Measuring Adiposity in Patients: The Utility of Body Mass Index (BMI), Percent Body Fat, and Leptin

Department of Medicine, New York University School of Medicine, New York, New York, United States of America.
PLoS ONE (Impact Factor: 3.23). 04/2012; 7(4):e33308. DOI: 10.1371/journal.pone.0033308
Source: PubMed


Obesity is a serious disease that is associated with an increased risk of diabetes, hypertension, heart disease, stroke, and cancer, among other diseases. The United States Centers for Disease Control and Prevention (CDC) estimates a 20% obesity rate in the 50 states, with 12 states having rates of over 30%. Currently, the body mass index (BMI) is most commonly used to determine adiposity. However, BMI presents as an inaccurate obesity classification method that underestimates the epidemic and contributes to failed treatment. In this study, we examine the effectiveness of precise biomarkers and duel-energy x-ray absorptiometry (DXA) to help diagnose and treat obesity.
A cross-sectional study of adults with BMI, DXA, fasting leptin and insulin results were measured from 1998-2009. Of the participants, 63% were females, 37% were males, 75% white, with a mean age = 51.4 (SD = 14.2). Mean BMI was 27.3 (SD = 5.9) and mean percent body fat was 31.3% (SD = 9.3). BMI characterized 26% of the subjects as obese, while DXA indicated that 64% of them were obese. 39% of the subjects were classified as non-obese by BMI, but were found to be obese by DXA. BMI misclassified 25% men and 48% women. Meanwhile, a strong relationship was demonstrated between increased leptin and increased body fat.
Our results demonstrate the prevalence of false-negative BMIs, increased misclassifications in women of advancing age, and the reliability of gender-specific revised BMI cutoffs. BMI underestimates obesity prevalence, especially in women with high leptin levels (>30 ng/mL). Clinicians can use leptin-revised levels to enhance the accuracy of BMI estimates of percentage body fat when DXA is unavailable.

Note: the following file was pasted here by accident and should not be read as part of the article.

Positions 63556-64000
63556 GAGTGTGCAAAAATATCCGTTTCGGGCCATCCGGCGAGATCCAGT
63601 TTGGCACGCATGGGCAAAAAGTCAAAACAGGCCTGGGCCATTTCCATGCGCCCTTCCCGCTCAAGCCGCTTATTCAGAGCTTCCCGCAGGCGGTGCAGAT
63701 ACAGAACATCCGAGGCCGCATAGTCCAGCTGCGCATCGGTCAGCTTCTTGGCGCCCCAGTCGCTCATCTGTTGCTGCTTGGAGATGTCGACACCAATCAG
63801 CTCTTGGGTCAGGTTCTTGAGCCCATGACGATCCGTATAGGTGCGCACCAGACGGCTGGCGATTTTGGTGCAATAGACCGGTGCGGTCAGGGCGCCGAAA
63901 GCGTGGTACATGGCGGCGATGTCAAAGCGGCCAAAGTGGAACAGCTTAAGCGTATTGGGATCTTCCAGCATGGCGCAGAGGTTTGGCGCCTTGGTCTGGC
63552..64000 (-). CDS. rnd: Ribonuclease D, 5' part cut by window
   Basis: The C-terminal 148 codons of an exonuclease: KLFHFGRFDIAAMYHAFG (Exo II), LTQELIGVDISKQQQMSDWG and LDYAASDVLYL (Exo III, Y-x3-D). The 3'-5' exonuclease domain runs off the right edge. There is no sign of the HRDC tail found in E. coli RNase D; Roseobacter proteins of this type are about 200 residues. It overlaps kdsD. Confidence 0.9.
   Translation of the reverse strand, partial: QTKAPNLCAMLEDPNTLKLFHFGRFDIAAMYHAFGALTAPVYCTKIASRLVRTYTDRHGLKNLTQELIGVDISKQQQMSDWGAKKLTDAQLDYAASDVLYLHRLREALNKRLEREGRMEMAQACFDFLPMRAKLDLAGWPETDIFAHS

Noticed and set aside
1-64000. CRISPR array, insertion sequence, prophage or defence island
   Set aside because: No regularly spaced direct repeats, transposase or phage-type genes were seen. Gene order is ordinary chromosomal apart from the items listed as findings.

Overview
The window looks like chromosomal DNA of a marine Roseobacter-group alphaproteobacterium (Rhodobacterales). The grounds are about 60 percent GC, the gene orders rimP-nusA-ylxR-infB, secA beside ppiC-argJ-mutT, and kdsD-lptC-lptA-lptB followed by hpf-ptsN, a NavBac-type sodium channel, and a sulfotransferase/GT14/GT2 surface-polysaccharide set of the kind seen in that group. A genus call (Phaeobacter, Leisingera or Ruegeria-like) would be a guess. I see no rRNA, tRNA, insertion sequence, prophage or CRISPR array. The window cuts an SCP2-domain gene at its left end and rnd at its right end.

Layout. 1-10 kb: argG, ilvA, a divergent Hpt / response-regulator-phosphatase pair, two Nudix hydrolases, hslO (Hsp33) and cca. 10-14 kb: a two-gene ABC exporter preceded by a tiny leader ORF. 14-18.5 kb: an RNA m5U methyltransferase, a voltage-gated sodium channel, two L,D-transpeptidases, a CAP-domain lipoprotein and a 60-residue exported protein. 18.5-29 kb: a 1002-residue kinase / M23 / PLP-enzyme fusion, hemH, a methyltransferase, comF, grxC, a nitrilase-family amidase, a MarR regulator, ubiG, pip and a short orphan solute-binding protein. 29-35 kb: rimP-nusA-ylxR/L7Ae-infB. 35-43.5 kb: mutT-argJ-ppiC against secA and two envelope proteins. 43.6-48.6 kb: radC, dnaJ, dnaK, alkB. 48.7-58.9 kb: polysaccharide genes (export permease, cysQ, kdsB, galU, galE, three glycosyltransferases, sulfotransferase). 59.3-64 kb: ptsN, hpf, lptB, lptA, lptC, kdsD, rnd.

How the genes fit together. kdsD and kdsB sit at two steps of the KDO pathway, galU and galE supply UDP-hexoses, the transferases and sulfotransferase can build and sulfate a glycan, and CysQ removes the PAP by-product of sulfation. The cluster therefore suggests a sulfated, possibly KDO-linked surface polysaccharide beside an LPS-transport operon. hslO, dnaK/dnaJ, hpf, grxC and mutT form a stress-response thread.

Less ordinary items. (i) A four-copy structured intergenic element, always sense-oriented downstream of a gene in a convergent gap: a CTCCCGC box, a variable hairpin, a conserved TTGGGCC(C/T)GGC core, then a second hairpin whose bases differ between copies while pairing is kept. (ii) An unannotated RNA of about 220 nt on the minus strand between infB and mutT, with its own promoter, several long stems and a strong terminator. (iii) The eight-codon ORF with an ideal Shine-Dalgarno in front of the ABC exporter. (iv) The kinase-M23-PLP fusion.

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    • "This poor correlation is explained by the fact that adiposity is dependent upon sex and age. It is well known that with the same BMI women and more elderly subjects have a greater percentage of BF15161718. This same fact also explains the improvement in correlation when sex, age, or both are factored into the figures. "
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    ABSTRACT: Background Obesity is a world-wide epidemic whose prevalence is underestimated by BMI measurements, but CUN-BAE (Clínica Universidad de Navarra - Body Adiposity Estimator) estimates the percentage of body fat (BF) while incorporating information on sex and age, thus giving a better match. Our aim is to compare the BMI and CUN-BAE in determining the population attributable fraction (AFp) for obesity as a cause of chronic diseases. Methods We calculated the Pearson correlation coefficient between BMI and CUN-BAE, the Kappa index and the internal validity of the BMI. The risks of arterial hypertension (AHT) and diabetes mellitus (DM) and the AFp for obesity were assessed using both the BMI and CUN-BAE. Results 3888 white subjects were investigated. The overall correlation between BMI and CUN-BAE was R2 = 0.48, which improved when sex and age were taken into account (R2 > 0.90). The Kappa coefficient for diagnosis of obesity was low (28.7 %). The AFp was 50 % higher for DM and double for AHT when CUN-BAE was used. Conclusions The overall correlation between BMI and CUN-BAE was not good. The AFp of obesity for AHT and DM may be underestimated if assessed using the BMI, as may the prevalence of obesity when estimated from the percentage of BF.
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    • "BF% was assessed by BIA (Tanita, Body Composition Analyzer, model TBF-215; Tanita Corp. of America Inc.) with participants in street clothes but shoes and socks removed. BF% of ≥25% in men and ≥30% in women resulted in classification as obese (Shah and Braverman 2012). A subset of adults recorded the amount of food and beverage consumed during their last eating occasion prior to testing. "
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    • "The validity of this measure has previously been challenged (Talma et al. 2013) and should therefore be interpreted with some caution. However, others have suggested body fat measurements to be superior to BMI when examining individual differences (Ode et al. 2007; Shah and Braverman 2012; Ramel et al. 2013). Given that our findings were largely consistent across both BMI and body fat metrics, we believe that a complete reporting of both measurements is worthwhile while the field resolves these assessment methodologies. "
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